The UNHCR has also been assisting countries with large refugee populations whose health systems are struggling to cope with the epidemic: in late March, the agency airlifted 4.4 tons of masks, medicine and protective equipment to Iran.

Finding new homes

The UNHCR has appealed for 255 million U.S. dollars to respond to COVID-19. And together with the IOM, WHO, and OHCHR, it has urged national governments to make sure refugees are included in any emergency plan and given equal access to health services.

Migrants make protective masks at Moria camp on the island of Lesvos, Greece, March 15, 2020. /AP

Migrants make protective masks at Moria camp on the island of Lesvos, Greece, March 15, 2020. /AP

But beyond this, the agencies have also called for the fast relocation of refugees from overcrowded camps.

In Greece especially, the IOM and UNHCR are working with the government to help move refugees, especially those who are immune compromised or suffer from chronic conditions and are thus more vulnerable to illness, from island reception centers to more salubrious facilities on the mainland.

The UN can also provide cash for shelter for apartments. Another option being considered is to put up refugees and asylum seekers in hotels that have been left empty due to the pandemic.

Last week, some 2,000 people were moved to mainland accommodation, up from 1,200 the week before and 800 the week before that, according to Cheshirkov. "So it's accelerating, but it's still not fast enough," he said.

"We need to send as many people as possible from camps to the mainland to isolate them from COVID-19," he went on. The priority is to find places where people can move now, and then come up with a more permanent solution later on.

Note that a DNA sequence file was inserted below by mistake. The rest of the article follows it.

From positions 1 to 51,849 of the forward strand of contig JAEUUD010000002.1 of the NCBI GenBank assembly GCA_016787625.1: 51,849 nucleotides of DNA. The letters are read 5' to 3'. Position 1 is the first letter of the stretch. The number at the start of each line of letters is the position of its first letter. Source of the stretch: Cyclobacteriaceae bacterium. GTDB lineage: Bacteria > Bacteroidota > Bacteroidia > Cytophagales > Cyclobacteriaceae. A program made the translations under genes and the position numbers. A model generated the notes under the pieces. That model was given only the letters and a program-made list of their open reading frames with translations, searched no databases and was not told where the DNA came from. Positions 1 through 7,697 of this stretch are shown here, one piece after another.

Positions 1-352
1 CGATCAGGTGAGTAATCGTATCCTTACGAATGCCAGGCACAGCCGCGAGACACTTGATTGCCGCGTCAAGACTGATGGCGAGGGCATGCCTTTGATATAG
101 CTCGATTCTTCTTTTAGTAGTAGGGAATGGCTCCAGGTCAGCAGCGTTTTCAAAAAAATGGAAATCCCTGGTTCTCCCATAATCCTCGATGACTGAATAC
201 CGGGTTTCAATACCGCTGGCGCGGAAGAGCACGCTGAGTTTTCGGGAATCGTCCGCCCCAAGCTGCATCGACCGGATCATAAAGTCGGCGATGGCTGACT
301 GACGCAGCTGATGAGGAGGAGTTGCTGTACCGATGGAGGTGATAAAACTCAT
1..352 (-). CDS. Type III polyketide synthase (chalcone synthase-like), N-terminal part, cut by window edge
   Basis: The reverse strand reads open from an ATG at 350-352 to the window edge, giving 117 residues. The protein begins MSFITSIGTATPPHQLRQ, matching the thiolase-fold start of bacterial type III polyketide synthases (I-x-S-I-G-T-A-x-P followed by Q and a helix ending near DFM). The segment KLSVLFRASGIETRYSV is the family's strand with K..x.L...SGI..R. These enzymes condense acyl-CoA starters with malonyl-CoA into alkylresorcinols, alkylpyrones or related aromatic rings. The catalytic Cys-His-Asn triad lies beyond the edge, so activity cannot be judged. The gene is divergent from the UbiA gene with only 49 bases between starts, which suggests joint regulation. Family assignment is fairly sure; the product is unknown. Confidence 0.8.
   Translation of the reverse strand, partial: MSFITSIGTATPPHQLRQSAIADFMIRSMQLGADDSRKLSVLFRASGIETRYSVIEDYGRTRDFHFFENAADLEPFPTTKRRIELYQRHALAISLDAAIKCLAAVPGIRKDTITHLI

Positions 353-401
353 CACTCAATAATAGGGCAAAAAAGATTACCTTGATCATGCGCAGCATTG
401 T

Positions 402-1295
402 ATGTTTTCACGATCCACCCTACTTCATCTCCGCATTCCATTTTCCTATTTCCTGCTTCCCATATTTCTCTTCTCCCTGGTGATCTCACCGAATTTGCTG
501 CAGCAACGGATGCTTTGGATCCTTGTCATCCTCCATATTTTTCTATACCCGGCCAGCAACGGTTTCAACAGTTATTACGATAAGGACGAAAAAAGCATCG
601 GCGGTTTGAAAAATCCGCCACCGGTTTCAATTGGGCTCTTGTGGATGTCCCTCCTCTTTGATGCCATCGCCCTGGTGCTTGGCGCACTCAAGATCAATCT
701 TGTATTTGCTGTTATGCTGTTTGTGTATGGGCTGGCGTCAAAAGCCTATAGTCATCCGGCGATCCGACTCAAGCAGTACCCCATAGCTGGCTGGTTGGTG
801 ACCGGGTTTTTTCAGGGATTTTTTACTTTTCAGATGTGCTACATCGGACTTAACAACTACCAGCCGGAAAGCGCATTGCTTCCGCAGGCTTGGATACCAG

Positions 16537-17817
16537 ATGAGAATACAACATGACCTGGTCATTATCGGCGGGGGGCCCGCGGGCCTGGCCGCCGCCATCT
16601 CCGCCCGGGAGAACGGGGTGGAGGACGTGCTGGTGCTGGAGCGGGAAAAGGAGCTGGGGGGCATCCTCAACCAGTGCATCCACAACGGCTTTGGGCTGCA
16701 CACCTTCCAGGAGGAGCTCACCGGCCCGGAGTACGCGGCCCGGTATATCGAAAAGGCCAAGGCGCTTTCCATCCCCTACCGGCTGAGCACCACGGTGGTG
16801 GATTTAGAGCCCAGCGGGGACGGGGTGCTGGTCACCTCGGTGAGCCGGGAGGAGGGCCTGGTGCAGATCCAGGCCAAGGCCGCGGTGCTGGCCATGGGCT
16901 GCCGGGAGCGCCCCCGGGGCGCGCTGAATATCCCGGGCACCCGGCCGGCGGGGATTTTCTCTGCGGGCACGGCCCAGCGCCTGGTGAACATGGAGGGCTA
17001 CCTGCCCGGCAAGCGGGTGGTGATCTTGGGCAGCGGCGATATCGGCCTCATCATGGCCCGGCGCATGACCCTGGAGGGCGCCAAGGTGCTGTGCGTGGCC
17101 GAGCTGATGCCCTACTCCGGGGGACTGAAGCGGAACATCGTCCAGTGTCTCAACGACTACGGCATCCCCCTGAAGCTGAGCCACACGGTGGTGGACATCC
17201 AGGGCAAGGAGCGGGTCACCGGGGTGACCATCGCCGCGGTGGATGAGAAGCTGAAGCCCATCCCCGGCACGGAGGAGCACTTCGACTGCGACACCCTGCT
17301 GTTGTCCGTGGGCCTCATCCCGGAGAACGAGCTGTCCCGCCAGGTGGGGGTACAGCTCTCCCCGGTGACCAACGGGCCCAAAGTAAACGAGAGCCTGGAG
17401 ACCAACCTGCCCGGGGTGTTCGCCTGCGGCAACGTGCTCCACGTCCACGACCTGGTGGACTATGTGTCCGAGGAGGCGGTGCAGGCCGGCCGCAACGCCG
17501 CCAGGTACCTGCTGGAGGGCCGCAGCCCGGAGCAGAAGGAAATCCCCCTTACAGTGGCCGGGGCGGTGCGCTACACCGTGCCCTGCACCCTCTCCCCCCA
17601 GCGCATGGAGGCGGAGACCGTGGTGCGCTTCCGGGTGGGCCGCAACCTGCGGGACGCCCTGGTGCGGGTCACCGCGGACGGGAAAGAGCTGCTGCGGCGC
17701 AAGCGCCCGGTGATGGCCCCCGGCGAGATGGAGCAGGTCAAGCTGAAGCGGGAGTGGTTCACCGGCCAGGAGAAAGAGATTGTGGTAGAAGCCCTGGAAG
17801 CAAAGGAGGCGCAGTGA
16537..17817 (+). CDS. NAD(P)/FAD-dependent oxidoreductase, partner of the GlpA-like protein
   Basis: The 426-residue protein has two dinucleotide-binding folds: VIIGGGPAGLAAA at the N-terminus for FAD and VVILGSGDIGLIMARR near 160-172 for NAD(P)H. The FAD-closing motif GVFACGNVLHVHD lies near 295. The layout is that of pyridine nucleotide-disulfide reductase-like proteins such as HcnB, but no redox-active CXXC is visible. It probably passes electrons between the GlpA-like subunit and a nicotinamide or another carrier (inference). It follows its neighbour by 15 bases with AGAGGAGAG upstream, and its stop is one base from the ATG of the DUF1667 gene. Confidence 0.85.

Some European countries, including Luxembourg and Germany, have also pledged to take in refugees, mostly children and unaccompanied minors. The first departures are expected to take place next week.

Refugees get involved

UN agencies and NGOs provide assistance but national governments are the ones leading the response to the epidemic in each country. Thus the awareness campaigns try to ensure that refugees know about the disease but also the safety guidelines in the country they are in.

"People are quite concerned, they're of course afraid the disease could spread to them or their family," said Cheshirkov.

But the prevention advice is getting through: images from Kakuma camp in Kenya this week showed refugees practicing social distancing while queuing for food.

CGTN screenshot

CGTN screenshot

Refugees are also playing an active role in efforts to stem the spread of the disease.

Those with a medical background especially are lending a hand.

In Bangladesh, which is currently home to about one million Rohingyas, refugees have helped to build isolation and treatment facilities that will serve them as well as the local community.

In Jordan, women at the Za'atari camp have been making soap to distribute to other refugees. And in Lesvos, women sewed masks to hand out if somebody at the camp fell ill.

An unprecedented crisis

Although UN agencies and NGOs are used to dealing with crises, COVID-19 presents a whole new headache, having already spread to over 180 countries and regions on six continents, with close to 1.5 million cases and almost 90,000 dead, according to the latest tally.

"It's created challenges we haven't seen before," Pattison acknowledged. "We've worked around Ebola and SARS so we learned the lessons from that. But Ebola and SARS were limited geographically and you could focus on that region."

"The difference with this is it's a global situation, it touches everything," he went on. "It's literally taking a global map and looking across it." The UNHCR has operations in 134 countries and all could be affected, he feared.

Neither he nor Cheshirkov were eager to picture what would happen if COVID-19 did break out in a refugee community. For now, the focus is on prevention work.

"The first thing is to prepare and then, if the virus comes, to manage it," said Pattison.